Now, what the links you posted DO NOT state is that:
Patients also experienced a marked increase in levels of antibodies against tissue transglutaminase and deamidated gliadin peptides between baseline and day 14, although this did not reach statistical significance. Levels continued to rise after the challenge was completed.
The researchers observe that the timing of intestinal changes did not significantly correlate with those of serology, symptoms, or LAMA.
"If we accept that duodenal mucosal damage is the gold standard marker of coeliac disease activity, then it is clear that, despite out encouraging findings, improved non-invasive markers of coeliac disease activity are greatly needed for use in patient management and clinical research," emphasize Leffler et al writing in Gut.
Finally, noting that a minority of patients had no significant response to the 2-week gluten challenge, and that gluten sensitivity varied significantly among the group, they conclude: "An accurate, non-invasive measure of coeliac disease activity would be valuable in many respects and may allow the strictness of the gluten-free diet to be personalised without negative consequences. "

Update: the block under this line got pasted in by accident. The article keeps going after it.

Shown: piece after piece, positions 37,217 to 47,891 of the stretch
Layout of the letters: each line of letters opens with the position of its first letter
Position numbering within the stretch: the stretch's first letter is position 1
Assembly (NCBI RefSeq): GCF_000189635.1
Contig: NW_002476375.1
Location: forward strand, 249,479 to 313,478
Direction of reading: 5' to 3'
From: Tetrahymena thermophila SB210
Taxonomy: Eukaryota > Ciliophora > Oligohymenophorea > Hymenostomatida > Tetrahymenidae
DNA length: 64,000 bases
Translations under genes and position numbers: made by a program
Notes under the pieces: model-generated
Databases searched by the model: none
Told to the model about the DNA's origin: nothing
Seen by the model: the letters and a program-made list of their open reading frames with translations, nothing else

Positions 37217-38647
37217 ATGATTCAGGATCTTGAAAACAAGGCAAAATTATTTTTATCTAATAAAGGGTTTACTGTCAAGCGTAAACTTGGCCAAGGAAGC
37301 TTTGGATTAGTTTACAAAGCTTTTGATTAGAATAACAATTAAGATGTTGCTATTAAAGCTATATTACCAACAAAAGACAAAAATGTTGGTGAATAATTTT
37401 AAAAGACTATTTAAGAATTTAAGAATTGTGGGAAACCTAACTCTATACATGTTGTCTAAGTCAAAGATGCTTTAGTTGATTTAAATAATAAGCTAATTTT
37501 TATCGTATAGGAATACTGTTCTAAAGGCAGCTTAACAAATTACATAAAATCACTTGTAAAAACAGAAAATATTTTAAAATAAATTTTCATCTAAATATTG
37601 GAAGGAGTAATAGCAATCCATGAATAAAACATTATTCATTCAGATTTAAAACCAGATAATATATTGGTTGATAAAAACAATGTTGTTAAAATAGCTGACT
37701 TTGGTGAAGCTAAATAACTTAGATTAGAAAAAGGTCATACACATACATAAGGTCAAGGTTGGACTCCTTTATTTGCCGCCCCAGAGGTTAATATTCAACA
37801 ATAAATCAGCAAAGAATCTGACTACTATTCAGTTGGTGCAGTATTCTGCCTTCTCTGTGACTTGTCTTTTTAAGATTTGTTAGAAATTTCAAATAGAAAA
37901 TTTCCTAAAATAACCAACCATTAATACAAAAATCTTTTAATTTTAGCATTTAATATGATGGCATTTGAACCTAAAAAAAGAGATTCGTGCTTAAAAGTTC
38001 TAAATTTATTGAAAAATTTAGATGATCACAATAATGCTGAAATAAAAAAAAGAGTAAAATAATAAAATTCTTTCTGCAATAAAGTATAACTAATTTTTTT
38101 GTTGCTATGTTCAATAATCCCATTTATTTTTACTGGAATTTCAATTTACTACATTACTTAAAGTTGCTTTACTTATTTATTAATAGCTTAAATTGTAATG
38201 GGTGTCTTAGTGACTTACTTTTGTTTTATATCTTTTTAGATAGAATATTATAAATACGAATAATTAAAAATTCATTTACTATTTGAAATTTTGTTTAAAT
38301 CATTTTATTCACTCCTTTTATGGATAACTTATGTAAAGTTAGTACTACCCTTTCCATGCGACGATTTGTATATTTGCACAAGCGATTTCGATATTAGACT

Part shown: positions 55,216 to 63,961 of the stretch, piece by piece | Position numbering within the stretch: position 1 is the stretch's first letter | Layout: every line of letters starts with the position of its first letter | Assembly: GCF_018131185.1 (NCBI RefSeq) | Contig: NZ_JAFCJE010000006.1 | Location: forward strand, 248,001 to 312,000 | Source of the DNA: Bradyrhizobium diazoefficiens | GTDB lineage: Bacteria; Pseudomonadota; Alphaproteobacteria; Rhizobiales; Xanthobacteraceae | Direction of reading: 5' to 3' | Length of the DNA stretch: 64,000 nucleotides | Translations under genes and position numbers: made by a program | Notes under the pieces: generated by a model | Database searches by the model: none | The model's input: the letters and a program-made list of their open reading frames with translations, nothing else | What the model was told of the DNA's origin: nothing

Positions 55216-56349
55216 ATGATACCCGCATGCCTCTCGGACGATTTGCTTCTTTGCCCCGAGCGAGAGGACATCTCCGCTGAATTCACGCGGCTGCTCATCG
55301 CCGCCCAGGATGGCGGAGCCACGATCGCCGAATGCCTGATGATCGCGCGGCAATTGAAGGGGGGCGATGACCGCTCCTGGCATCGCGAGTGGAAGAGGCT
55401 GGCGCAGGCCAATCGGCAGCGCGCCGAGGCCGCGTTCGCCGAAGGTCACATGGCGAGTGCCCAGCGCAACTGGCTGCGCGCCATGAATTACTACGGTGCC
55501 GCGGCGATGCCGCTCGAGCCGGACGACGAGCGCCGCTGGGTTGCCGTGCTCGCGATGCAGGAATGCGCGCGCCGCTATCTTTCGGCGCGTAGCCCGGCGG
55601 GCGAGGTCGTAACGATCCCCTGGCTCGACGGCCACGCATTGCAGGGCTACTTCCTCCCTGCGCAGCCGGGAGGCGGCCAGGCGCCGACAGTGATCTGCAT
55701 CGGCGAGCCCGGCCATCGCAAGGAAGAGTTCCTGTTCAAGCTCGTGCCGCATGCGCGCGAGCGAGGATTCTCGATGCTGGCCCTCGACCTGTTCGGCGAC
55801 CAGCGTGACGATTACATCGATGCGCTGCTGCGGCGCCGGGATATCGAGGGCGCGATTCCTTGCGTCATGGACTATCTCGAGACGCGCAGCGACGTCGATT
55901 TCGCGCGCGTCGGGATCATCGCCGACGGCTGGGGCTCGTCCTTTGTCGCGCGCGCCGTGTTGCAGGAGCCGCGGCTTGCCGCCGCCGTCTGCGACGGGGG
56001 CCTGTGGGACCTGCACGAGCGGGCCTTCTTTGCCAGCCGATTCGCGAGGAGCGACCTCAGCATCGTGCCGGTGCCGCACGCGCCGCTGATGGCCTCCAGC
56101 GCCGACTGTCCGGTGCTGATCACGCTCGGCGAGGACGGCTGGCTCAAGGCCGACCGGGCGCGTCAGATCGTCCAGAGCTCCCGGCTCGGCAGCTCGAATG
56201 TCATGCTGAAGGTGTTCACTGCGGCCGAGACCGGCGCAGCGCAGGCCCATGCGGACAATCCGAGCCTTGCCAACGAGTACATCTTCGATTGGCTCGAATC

The above from: http://www.medwire-n...c_response.html
The op stated that they are going to the lab in 2 - 3 weeks for the test. Well, that obviously means the blood panel not an endoscopy w/ biopsy. So, the study you reference is not applicable in this particular instance.
The researchers themselves admit the need for improved, accurate, non invasive markers for ceilac disease.
And I think ALL of us will agree on that point.